I think only an individual would know when in life they’d find the moment to deal with the workload.
WOW: It’s great to know that, should one choose, you can enroll in an MFA program at any stage in life. In your opinion, is there a certain type of writer that would benefit most from enrolling in an MFA program?
Karen: If there were a common denominator it might be to love writing, to want that writing life, that period of time to contemplate and read and write and most importantly, to be surrounded by other people who are just as excited about writing.
An MFA is an investment of time. It isn’t necessarily going to turn into a ticket to something else. It might. It might not. Not everyone has the desire to teach creative writing after the MFA, either, which is one of the reasons for an MFA—it’s a terminal degree in Creative Writing, and it’s what you’d need, along with published books and so much more, to one day become a professor.
But there are many who return to whatever line of work they were in before, or who go on to work in publishing or in something entirely different, so the usefulness and the mileage—as an advanced degree—is going to depend largely on you, what you want to make of it. If you go into the program thinking about it in terms of “What will I do with this afterwards?” the answer may be a lot, or not as much, or even nothing, since there are always stories about writers who stopped writing once they were done with the MFA. The flip side of the coin exists too: people who never went through an MFA program who succeed at writing and never give that up.
It might be more useful to think of an MFA program as a chance to participate in a conservatory environment for a few years. Then see what happens next. If you know writing is what you want to do, life-long, you’re going to find ways to keep doing that regardless.
WOW: What is a good way to go about researching MFA programs to find the best fit?
Karen: I’ve encountered this question before, and one of the most astute answers I’ve heard given was by a peer, who said to consider the alumni that have been published. Why? It doesn’t necessarily mean the program was that adept at teaching them how to go about getting published (pursuing an MFA is no guarantee of publication), nor that the faculty taught those writers everything they know, by far, (how could we measure this, or ever tell for certain?) but it does say a lot about the program’s ability to attract talent in the first place. After all, if the program can attract very strong writers, these are the very writers that will become your classmates, the people you’ll have dialogue with, and that’s important in terms of reading each other’s work and getting feedback.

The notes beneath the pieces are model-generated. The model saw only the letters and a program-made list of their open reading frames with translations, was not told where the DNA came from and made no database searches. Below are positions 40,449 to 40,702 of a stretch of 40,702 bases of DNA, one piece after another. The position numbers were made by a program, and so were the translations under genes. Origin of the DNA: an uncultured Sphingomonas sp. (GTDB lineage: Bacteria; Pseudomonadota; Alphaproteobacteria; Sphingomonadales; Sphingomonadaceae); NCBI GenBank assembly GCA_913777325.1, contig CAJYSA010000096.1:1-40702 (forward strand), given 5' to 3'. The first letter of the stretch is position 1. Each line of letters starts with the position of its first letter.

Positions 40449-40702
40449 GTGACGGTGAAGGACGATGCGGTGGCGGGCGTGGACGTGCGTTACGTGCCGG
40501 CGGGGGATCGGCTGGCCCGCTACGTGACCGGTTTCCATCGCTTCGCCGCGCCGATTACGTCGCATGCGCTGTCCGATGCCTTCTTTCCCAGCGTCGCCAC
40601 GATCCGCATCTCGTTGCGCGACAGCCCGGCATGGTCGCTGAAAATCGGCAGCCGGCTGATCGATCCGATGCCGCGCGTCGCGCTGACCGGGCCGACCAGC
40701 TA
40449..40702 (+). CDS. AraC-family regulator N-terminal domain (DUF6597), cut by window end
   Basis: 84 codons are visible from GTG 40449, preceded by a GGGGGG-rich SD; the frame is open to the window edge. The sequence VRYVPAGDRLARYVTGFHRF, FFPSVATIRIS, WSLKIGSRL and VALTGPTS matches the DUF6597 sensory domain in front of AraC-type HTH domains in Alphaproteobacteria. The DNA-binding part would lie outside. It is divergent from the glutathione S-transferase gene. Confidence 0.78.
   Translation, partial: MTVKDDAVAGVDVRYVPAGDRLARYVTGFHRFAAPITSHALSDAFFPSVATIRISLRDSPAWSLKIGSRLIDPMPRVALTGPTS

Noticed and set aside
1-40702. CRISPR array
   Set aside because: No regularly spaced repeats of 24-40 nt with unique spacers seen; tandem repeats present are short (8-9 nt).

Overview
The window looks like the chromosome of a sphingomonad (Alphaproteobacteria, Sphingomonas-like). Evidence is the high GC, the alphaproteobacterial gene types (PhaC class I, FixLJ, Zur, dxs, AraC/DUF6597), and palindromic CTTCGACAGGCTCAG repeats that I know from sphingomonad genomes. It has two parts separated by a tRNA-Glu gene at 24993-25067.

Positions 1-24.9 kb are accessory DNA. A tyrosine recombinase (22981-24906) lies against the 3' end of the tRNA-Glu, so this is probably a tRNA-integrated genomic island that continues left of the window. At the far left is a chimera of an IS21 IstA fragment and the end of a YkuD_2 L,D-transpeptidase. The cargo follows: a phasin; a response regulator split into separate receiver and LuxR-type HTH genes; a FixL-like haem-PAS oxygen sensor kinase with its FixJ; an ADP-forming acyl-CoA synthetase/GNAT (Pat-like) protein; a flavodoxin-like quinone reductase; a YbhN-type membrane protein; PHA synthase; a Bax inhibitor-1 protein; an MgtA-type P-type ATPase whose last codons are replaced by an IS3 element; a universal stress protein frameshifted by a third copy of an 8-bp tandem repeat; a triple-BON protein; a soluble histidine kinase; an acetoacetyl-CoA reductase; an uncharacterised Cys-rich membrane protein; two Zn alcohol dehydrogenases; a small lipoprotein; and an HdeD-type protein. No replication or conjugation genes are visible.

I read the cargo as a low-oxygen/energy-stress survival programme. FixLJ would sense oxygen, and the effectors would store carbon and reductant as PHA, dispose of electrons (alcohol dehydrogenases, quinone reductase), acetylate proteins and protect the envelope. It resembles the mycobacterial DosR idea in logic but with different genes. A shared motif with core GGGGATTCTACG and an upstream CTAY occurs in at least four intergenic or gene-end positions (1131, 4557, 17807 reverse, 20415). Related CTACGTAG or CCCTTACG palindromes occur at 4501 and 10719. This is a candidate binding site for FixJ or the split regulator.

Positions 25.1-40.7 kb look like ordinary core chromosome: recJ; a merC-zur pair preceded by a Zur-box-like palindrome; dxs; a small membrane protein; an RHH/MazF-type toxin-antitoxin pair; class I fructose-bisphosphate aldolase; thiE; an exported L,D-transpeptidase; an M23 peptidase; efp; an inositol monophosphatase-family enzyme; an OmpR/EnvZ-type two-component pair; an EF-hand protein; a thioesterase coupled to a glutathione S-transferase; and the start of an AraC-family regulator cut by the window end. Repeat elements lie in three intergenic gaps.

There are other factors to consider too—where you are in life right now, if you’d be willing to move across the country if need be, if the program offers enough funding for those who are admitted. Do you prefer a relatively large program a smaller one? Does it matters to you whether or not that program also has a literary journal (which can be a nice benefit if you have the opportunity to become a reader at a journal, both for the experience and for the ability to really see what is being written by others). I think by the time a writer has decided to pursue an MFA seriously, they will have acquired an understanding of the process—by reading, by word of mouth or recommendation from teachers or from other MFA students.
Thanks, Karen, for giving us great information and some direction about MFA programs. We look forward to the August issue to hear what you have to say about getting poetry published!